In the bushes outside Rosenwald.
Cool project undertaken by the OI.
In the days following the conquest of Baghdad by U.S. troops in April 2003, the Iraq Museum was looted; many pieces were stolen, others damaged or destroyed…. A complete list of all losses can only be drawn up after a complete inventory of all remaining items has been complied, a lengthy and laborious procedure that obstructed by the fact that the museum’s archive had been devastated during the looting. Some 15,000 items are now confirmed to be have been stolen…. Since April 2003 scholars at the Oriental Institute have been compiling a comprehensive database of objects from the Iraq Museum. While the primary objective of this project is to help in the recovery of the missing objects, we also hope that this site will be found useful as an educational resource for schools and the general public.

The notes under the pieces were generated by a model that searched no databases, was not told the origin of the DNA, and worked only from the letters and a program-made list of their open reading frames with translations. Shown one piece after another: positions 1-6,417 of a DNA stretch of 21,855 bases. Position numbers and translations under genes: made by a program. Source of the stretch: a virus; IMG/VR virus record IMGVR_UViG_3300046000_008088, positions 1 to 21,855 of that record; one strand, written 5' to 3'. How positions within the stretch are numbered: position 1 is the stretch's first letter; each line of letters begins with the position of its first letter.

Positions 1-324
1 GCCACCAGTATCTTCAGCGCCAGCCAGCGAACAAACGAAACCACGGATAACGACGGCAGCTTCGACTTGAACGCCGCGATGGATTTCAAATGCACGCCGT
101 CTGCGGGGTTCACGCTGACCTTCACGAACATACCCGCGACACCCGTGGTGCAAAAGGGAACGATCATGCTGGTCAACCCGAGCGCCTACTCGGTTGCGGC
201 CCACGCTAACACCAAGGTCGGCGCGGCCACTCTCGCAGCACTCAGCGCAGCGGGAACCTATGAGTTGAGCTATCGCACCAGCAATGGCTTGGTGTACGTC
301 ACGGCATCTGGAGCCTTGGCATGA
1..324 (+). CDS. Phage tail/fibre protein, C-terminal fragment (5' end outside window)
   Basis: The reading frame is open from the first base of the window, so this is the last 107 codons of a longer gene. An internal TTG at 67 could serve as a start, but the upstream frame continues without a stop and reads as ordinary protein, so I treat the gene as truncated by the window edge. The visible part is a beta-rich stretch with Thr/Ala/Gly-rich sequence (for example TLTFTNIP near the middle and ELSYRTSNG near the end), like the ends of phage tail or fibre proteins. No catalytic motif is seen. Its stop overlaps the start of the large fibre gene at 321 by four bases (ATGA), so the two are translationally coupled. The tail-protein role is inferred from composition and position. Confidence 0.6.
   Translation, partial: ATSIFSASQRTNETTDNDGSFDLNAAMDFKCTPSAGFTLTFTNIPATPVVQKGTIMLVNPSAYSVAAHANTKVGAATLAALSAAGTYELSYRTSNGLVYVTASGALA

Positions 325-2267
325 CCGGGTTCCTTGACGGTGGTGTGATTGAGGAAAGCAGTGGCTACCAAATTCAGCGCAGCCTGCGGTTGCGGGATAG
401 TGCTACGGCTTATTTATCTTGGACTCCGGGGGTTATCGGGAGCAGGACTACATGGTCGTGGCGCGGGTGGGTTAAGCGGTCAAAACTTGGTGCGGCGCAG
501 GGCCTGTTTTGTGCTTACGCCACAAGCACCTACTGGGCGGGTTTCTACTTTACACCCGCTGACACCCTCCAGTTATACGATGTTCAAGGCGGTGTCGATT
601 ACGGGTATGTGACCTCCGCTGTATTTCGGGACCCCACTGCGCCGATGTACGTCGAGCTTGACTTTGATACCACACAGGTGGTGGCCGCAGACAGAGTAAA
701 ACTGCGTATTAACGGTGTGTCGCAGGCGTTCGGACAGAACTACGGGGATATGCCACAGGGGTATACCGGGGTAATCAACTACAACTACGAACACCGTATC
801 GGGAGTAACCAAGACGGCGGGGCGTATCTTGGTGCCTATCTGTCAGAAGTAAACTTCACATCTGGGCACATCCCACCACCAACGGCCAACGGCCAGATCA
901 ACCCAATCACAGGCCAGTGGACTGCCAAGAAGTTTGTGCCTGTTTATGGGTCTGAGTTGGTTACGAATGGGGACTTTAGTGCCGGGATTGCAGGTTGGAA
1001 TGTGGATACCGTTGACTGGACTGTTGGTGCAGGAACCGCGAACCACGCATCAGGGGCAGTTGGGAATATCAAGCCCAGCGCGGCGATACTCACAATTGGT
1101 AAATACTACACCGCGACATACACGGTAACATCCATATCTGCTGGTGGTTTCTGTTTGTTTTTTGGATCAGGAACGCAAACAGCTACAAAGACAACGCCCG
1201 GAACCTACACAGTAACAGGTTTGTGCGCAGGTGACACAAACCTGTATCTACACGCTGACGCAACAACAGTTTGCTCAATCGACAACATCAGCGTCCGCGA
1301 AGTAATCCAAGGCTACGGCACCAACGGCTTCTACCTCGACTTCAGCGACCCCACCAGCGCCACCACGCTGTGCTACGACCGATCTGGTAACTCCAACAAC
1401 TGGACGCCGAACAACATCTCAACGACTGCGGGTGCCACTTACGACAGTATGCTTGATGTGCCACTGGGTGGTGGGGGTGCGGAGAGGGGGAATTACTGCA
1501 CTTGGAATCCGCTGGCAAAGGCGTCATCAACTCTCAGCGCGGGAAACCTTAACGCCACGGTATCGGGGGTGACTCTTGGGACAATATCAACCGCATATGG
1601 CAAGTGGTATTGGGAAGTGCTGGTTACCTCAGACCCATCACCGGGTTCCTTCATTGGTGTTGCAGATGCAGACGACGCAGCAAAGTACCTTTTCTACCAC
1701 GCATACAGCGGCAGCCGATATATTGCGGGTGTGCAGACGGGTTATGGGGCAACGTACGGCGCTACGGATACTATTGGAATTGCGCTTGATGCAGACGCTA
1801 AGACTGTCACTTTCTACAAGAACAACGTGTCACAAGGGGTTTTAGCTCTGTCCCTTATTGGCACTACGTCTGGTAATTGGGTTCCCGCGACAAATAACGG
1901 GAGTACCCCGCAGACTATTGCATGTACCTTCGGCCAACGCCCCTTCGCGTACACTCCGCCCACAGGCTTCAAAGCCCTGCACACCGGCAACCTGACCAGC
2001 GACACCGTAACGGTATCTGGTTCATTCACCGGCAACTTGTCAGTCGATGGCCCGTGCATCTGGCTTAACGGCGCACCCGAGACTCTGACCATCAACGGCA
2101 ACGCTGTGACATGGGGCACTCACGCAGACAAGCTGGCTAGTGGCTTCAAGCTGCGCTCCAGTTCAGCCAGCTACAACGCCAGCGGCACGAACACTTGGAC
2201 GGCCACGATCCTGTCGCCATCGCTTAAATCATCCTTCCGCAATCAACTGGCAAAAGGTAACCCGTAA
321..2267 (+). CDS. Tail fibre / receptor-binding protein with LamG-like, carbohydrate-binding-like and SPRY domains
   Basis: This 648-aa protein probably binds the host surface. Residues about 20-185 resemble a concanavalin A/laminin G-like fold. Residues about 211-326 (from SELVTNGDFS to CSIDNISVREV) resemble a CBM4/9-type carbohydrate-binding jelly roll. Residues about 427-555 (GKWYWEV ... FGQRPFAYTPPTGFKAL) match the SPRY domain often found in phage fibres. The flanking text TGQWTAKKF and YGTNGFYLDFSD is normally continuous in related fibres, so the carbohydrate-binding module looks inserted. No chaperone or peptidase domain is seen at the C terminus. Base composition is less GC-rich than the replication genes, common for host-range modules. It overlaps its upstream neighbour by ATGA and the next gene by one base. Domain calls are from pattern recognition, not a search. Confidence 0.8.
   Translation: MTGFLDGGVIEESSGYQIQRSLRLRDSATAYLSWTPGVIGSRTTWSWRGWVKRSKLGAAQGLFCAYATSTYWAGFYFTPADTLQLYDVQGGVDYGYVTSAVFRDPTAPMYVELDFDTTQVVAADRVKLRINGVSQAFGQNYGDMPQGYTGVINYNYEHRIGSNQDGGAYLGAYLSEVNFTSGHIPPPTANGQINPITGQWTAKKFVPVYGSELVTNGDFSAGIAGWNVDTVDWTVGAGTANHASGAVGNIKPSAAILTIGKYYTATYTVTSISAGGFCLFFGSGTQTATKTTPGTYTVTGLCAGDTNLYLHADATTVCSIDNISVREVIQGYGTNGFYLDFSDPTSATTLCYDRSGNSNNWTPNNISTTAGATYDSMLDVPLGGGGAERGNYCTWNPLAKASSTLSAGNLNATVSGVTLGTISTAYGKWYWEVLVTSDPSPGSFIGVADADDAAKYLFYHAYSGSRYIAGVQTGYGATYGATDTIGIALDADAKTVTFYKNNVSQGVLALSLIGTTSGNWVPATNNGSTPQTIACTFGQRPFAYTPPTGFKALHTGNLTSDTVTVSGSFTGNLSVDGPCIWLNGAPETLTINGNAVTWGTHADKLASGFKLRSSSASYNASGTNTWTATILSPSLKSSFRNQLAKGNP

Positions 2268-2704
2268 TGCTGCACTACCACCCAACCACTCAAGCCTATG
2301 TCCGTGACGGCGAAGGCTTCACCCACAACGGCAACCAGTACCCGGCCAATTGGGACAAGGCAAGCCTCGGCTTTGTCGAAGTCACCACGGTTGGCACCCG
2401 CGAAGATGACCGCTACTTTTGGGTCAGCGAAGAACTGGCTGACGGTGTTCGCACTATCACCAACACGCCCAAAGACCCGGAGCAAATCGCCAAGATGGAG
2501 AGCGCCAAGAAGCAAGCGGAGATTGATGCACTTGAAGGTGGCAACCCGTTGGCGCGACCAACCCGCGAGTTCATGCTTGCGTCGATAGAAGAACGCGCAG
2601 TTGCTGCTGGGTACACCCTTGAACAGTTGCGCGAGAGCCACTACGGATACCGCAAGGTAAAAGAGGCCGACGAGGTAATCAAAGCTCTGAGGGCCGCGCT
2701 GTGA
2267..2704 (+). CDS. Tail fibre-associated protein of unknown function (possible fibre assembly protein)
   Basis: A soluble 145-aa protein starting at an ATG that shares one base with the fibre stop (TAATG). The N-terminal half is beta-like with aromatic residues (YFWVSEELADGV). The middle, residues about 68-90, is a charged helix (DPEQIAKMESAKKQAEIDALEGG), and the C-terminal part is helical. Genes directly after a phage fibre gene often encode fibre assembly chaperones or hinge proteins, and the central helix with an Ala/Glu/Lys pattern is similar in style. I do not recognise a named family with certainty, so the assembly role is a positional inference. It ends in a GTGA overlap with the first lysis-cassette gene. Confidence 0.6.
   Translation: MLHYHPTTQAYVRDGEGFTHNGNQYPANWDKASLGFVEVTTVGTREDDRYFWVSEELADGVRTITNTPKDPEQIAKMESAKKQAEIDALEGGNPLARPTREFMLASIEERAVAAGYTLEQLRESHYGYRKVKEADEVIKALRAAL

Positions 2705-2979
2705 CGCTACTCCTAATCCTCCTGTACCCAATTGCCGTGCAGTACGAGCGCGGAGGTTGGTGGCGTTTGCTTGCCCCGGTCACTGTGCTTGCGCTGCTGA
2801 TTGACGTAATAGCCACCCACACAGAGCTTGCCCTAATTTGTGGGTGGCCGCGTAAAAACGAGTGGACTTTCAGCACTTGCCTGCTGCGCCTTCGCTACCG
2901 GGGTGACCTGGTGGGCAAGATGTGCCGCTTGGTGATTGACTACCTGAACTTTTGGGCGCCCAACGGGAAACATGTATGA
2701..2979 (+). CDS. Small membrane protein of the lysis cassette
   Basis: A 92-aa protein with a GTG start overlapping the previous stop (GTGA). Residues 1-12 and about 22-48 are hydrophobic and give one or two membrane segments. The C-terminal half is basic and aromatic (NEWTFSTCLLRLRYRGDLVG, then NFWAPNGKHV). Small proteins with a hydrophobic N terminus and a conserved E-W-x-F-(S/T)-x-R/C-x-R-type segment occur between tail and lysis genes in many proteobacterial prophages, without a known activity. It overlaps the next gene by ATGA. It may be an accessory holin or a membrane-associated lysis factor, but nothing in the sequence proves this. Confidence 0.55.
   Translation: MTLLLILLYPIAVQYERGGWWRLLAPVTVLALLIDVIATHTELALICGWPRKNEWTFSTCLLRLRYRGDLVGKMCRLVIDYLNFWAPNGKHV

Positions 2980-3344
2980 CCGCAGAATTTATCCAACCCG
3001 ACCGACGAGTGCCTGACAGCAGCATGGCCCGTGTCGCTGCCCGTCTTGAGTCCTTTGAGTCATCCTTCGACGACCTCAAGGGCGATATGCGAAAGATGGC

Iraq Museum in Baghdad, 2003. Female statue decapitated by looters who took the head. (Photo by Joanne Farchakh-Bajjaly)
Harper West Tower Collapse, before 1912
Although most campus buildings had been constructed using steel frames, Harper’s architects thought they’d save money by using reinforced concrete instead, a relatively new technique. After the east tower was completed, the west tower collapsed for reasons still not entirely clear. Martin Ryerson (yup that Ryerson), president of the Board of Trustees at the time, blamed sabotage by striking construction workers.
Not to worry though. Both towers have since been reinforced with steel and brought up to code.
(Source: The University of Chicago: An Architectural Tour, Jay Pridmore, Princeton Architectural Press, 2006)
I asked a librarian in the Special Collections Research Center what the weirdest thing in the collection is. Her answer: poetry printed on a pasta noodle.
The notable noodle got a nod from The Chronicle of Higher Education in 2005:
Harper North Reading Room